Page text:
Grasshoppers a Threat in Western States

April 21, 2010 07:00 PM Editors

Western rangelands could see serious grasshopper infestations this years. That is based on what occurred last fall as adult grasshoppers caused economic damage across Wyoming, parts of Montana and other states. Last fall, USDA's Animal and Plant Health Inspection Service conducted counts of adult populations, which serve as a predictor of eggs laid.

Farmers and ranchers in these high-risk areas should be prepared to monitor the build-up of grasshopper densities during the hatching and early development periods from mid-May through June, said Bob Wright, entomologist in the university's Institute of Agriculture and Natural Resources.

Even though the potential is high in these areas, the actual impact of grasshoppers will be determined largely by two factors says Wright:

Food availability – Immediately after grasshoppers hatch from their eggs, they have few fat reserves and are vulnerable to cool, wet weather. If they can't feed readily during these early stages, high mortality will result. Since grasshoppers hatch over an extended period, only some of the hatch may be affected; however, this mortality can be significant enough to reduce heavy populations below threshold levels in many areas.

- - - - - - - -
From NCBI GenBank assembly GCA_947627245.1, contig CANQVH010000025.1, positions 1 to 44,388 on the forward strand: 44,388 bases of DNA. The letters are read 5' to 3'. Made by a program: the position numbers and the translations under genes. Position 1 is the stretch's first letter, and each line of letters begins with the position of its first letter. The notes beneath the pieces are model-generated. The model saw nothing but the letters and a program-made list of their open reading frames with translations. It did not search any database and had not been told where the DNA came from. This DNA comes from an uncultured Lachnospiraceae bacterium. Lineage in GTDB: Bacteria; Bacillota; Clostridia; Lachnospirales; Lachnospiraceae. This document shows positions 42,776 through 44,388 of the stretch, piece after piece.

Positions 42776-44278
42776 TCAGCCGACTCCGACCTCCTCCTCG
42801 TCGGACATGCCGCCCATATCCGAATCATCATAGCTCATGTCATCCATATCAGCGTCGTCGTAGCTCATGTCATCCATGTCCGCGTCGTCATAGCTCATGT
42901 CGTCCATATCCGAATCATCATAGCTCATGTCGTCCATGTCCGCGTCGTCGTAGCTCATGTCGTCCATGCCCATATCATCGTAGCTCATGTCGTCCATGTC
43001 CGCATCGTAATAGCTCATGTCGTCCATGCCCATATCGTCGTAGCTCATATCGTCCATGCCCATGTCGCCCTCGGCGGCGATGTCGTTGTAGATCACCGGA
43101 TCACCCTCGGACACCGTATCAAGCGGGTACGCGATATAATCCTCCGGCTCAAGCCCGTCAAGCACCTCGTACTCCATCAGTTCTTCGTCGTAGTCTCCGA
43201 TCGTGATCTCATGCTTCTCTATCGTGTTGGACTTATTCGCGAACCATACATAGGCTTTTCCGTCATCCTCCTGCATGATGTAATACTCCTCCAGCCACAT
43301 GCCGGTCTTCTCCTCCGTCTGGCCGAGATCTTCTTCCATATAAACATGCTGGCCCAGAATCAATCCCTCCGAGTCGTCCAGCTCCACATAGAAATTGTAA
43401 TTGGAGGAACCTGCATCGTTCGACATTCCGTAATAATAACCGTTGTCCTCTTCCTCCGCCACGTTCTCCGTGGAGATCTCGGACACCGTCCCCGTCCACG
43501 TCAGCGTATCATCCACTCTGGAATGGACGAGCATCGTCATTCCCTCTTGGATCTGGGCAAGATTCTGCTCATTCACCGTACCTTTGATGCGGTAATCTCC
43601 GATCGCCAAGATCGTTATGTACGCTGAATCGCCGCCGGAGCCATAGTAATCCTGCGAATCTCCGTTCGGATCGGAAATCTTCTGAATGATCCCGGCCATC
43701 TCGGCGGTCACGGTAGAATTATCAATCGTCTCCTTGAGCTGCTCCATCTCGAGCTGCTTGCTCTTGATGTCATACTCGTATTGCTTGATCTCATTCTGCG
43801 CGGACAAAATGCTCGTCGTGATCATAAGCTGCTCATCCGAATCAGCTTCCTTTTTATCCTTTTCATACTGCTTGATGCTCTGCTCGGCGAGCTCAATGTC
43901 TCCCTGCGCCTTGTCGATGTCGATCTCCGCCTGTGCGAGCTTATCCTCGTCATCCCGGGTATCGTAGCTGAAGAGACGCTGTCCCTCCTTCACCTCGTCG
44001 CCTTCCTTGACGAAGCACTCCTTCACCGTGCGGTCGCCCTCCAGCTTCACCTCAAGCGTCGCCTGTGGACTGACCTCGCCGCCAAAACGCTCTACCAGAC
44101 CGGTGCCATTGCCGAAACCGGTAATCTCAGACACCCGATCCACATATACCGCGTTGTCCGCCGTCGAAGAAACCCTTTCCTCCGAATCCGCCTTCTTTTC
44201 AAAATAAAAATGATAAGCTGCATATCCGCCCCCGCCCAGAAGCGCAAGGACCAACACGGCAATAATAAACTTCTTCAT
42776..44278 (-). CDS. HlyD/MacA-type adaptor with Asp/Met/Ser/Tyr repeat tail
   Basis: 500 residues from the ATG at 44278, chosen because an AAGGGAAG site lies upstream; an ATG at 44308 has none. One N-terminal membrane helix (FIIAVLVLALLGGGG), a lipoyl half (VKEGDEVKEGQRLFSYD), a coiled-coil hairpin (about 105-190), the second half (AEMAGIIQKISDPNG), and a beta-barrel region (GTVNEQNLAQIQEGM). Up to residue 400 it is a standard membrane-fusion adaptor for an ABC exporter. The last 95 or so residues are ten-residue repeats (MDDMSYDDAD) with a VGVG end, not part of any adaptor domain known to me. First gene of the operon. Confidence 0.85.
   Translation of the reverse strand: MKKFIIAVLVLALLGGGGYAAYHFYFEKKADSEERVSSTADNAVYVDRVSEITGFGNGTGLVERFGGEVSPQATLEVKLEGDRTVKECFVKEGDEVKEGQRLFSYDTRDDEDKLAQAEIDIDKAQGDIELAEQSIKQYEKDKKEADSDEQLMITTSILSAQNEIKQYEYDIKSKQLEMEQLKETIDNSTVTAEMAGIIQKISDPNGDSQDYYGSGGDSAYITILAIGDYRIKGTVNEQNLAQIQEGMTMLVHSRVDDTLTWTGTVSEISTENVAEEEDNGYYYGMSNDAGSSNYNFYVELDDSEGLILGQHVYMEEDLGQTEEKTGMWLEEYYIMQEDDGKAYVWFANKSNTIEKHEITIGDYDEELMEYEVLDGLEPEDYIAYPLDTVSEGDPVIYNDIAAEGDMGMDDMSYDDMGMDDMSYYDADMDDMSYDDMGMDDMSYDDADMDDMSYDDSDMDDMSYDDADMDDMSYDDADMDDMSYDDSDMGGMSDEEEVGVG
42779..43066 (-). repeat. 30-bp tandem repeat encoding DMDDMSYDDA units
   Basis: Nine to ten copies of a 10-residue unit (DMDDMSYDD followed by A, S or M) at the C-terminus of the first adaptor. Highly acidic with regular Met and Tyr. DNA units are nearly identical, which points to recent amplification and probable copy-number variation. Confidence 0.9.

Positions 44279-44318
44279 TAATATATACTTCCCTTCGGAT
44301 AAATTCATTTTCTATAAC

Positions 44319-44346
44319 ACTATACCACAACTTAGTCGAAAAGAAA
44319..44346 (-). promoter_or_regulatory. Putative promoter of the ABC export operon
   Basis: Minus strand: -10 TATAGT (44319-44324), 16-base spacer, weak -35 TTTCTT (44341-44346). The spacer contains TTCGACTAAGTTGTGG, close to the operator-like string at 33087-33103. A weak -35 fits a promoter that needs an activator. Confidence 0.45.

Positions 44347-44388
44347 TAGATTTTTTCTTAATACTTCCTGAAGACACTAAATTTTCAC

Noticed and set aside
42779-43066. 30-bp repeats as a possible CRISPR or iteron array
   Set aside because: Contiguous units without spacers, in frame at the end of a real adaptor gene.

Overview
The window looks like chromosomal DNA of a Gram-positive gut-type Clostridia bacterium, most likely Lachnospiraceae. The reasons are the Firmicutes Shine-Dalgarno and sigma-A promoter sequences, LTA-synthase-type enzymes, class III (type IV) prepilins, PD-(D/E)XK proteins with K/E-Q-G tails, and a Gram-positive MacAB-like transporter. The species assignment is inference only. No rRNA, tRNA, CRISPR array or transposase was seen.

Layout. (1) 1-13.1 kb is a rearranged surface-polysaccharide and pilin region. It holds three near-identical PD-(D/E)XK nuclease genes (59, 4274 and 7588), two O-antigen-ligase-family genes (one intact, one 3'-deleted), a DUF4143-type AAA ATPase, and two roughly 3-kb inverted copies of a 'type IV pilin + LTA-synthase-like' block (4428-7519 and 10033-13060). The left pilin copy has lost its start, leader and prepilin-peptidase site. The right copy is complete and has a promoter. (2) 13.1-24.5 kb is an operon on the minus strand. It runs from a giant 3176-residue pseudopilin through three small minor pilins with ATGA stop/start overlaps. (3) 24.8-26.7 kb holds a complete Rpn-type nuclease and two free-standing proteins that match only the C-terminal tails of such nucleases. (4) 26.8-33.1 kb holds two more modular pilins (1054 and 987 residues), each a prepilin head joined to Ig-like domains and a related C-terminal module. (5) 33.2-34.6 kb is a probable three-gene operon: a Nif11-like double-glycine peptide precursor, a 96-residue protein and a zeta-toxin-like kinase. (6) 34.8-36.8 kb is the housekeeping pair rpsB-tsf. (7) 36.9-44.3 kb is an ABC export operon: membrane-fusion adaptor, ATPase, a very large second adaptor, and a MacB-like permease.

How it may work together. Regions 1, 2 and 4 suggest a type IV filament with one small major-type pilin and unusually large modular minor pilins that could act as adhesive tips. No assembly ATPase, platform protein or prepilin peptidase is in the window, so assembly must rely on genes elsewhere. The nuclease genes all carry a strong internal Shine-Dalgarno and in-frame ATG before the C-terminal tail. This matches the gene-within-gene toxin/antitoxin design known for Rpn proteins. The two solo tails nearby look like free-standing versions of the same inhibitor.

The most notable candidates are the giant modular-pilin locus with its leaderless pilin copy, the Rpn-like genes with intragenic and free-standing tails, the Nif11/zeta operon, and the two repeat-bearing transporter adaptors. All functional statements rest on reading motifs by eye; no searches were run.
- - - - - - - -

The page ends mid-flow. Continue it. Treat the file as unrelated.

Rainfall – In areas with ample rainfall, fewer problems will materialize because of the increased grass growth, resulting in less pressure for grass. Dry conditions that limit grass growth result in a greater value for the available forage and a greater need to manage grasshopper populations. Healthier, more vigorous grass growth equals fewer grasshopper problems.

Treatments for control

If grasshopper populations persist through the early hatching period and dry conditions limit grass growth, there likely will be widespread areas with serious grasshopper infestations, and control may need to be considered, said Jeff Bradshaw, entomologist at University of Nebraska's Panhandle Research and Extension Center at Scottsbluff.

Bradshaw recommends control with the reduced agent/area treatments, or RAATs, program. The RAATs program has been widely used and ranchers have been satisfied with the control levels they've seen.

RAATs consists of spraying a swath and leaving a swath untreated so that only half the treatment block is sprayed, reducing treatment costs. Any of the three insecticides registered for rangeland grasshopper control can be used.

The overall effectiveness of control may be reduced slightly with this method, but the cost will be reduced by 50% or more. A major cost determinant for using RAATs is the size of the treatment block – larger blocks are much more efficient for applicators to treat. If treatments are warranted, ranchers are urged to work together to treat larger areas to increase the efficiency and reduce the cost of treatments.

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Source: University of Nebraska & USDA/APHIS

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